It's interesting to me how words and phrases can mean different things. For example:
If that is your favorite dress that you have ever seen, or if it's the one you wore to prom, then I meant I love it. Not really. I don't like it. At all. It was the 4th picture when I Google Imaged "hideous dress." But I'm guessing you read that in my tone of voice, even though the idea of reading tone of voice in a blog post is preposterous. It's sarcasm, and the intent is clear.
But it's not always that clear. A few weeks ago my neighbor came to me and said the tree on our property line was sick. He said he wasn't sure whose tree it is. Actually it was infested with carpenter ants, as it turns out, and it was only a matter of time before it lost the will to live. So he wanted to know if I was ok with him calling someone to cut it down. Sure! Please do.
A couple of weeks later the guys were here to cut the tree. They did a great job. That evening my neighbor came over again. We talked about how great a job they had done. He mentioned again that he wasn't sure whose tree it was. We talked a bit more, and then we went into our homes.
I called Lisa to tell her what all had happened.
"Did he ask you to help pay for it?"
"No, which I thought was strange."
"That is strange, since it's right on the line like that. Are you sure he didn't ask you to help?"
"Yeah. He just said a number of times that he wasn't sure whose tree it is."
"John. He did ask you to help pay for it."
"No, not at all. He just...oh. Right. Yes. I'll call him back and 'offer' to help pay for it."
Some people are really good at picking up on these subtexts. Lisa is. Some people are not very good at picking up on the subtexts. I'm not. For me, the problem is I tend to take people at their word. How can it be my problem if you didn't just say what you meant?! The answer is, of course, that sometimes people are trying to be nice or considerate. They really don't want to tell you that you're a complete idiot any more than you want to hear it. We're in the South, after all. There are rules. Sometimes I envy people who have the gift of seeing subtext so clearly.
|For the rest of us...|
Sometimes I don't envy them. Because the problem is sometimes when you read subtext, you can read subtext that isn't intended. So you turn yourself completely in knots trying to figure out what someone was really trying to say, or even worse thinking you know what they were saying (when maybe they really did just mean they thought your outfit was ok).
You know where I've seen this a lot? Church. Church choir! "We missed you." See, when I hear someone say that, I think, "Isn't that nice to be missed." But as it turns out people skilled in the art of reading subtext often realize that "we missed you" actually means something more like, "You should feel very guilty that you didn't show up to help us pull weeds in the children's playground. It was for the children. You're a monster."
|If it weren't for the weeds, the children would love this.|
The problem here isn't a question of subtext. Unfortunately it's much worse. The problem here is a question of honesty and authenticity. And it's made worse because sometimes people who are making the statement don't actually know they are being dishonest!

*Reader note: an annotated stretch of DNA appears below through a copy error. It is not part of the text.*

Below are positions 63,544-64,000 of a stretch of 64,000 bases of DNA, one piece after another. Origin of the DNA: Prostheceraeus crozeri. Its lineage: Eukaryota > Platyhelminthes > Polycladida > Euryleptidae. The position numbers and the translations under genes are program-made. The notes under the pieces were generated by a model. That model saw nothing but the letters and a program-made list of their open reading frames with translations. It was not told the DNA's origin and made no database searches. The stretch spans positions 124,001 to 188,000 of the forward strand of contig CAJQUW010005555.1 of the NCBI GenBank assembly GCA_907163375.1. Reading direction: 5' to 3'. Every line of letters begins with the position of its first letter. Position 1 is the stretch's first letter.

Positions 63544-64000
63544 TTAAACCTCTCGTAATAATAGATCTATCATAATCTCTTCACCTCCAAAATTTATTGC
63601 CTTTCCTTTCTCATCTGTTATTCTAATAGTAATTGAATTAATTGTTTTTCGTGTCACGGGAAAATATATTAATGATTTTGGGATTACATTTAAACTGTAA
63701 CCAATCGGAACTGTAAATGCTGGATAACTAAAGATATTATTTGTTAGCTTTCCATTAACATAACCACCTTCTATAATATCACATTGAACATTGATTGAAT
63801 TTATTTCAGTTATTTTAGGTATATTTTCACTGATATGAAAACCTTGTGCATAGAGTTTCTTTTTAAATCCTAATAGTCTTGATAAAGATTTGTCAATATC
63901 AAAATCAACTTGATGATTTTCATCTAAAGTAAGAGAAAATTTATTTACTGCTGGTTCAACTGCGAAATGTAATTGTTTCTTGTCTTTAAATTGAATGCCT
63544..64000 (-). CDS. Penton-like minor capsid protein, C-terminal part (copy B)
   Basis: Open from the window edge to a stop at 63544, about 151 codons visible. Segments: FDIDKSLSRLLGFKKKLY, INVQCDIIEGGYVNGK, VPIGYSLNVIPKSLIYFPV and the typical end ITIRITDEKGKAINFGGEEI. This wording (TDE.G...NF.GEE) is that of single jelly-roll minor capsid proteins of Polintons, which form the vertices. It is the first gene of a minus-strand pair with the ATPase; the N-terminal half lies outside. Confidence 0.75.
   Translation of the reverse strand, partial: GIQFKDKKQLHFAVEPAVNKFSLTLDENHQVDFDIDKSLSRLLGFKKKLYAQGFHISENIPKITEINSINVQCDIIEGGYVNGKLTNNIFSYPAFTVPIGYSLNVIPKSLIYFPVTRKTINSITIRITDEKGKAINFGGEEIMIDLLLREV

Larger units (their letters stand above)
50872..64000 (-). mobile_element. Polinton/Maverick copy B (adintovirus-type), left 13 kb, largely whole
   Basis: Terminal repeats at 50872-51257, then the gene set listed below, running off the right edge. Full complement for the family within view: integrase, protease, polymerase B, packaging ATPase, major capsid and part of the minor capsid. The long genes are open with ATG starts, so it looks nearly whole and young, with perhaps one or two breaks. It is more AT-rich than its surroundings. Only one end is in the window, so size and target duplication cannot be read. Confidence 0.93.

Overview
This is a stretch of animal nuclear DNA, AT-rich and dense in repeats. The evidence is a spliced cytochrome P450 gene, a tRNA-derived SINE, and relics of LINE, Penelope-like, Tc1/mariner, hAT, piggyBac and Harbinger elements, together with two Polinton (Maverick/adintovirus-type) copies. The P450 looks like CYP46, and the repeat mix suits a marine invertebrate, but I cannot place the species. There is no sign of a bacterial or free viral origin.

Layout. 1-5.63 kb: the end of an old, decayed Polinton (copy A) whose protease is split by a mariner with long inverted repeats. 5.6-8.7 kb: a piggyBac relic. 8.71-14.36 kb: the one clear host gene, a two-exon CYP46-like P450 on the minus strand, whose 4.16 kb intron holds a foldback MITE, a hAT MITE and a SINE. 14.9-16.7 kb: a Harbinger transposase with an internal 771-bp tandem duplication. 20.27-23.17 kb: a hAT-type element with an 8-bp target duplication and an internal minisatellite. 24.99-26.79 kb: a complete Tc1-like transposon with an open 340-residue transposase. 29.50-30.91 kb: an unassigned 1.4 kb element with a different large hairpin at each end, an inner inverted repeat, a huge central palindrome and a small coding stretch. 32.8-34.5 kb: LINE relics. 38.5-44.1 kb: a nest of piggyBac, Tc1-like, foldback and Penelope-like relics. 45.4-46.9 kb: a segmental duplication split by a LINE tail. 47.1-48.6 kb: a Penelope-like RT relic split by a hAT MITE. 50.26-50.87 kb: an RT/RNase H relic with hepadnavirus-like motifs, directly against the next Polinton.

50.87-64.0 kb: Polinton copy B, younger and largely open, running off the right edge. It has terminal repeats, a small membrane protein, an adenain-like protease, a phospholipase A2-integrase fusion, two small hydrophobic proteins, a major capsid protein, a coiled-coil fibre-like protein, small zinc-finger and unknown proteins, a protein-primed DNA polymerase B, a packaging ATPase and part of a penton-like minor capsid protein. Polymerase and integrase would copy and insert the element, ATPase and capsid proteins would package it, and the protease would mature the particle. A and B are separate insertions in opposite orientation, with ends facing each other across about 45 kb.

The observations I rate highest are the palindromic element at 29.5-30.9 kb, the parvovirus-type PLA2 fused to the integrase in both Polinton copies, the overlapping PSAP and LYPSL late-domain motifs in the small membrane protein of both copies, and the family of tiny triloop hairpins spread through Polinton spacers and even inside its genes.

Here's why. When people in the church say, "we missed you," they think that's what they mean. But what they really missed wasn't you. It was your labor. Or your voice. Or your--dare I say it?--your money. And when they say "we missed you," they really want you to come next time so you can contribute your labor. Or your voice. Or...your money.
That's not what church should be.
It's true that everyone contributes something unique to the life of the church. It's true that the church is less when you aren't a part of it. But you aren't welcome in the church because you have something to offer. You are welcome in the church because everyone is welcome. And God loves you.
Confession: I used to say, "We missed you." I'm sorry about that.
|You have to forgive me now. |
Look at those eyes.
That said, along the way I've picked up a few ways to reclaim authenticity in this area, and I'd like to share them with you.
1. Actually care. It's that simple. Actually care about people more than you care about the thing or the project. You cannot fake this, no matter how hard you try. If you direct a church choir, care about the singers more than the sound or the size of the choir or how impressively they can sing in tune (note: that doesn't mean you don't care about those things...just that you care about the people more).
2. Trade "we" for "I." I missed you. "We" means I'm speaking on behalf of others, and it implies I'm speaking for all the other people who showed up to pack the lunches for the children."I" is personal. Because it's personal, it means more. It means I noticed you weren't there. There's not a bunch of us ganging up on you. I'm not trying to make you feel like you're on the outside. I looked for you. I didn't see you. I wish I had seen you because it would have made my day brighter.
3. When you tell someone you missed them, listen for a moment if they tell you what was going on. Respond. Ask questions. Invest in the relationship, because nothing will communicate that you missed them more effectively than caring about them.
4. Actually care. I know I already said this. It's really the only one that matters.
Or, put another way, when you say, "I missed you," make sure you mean, "I missed you."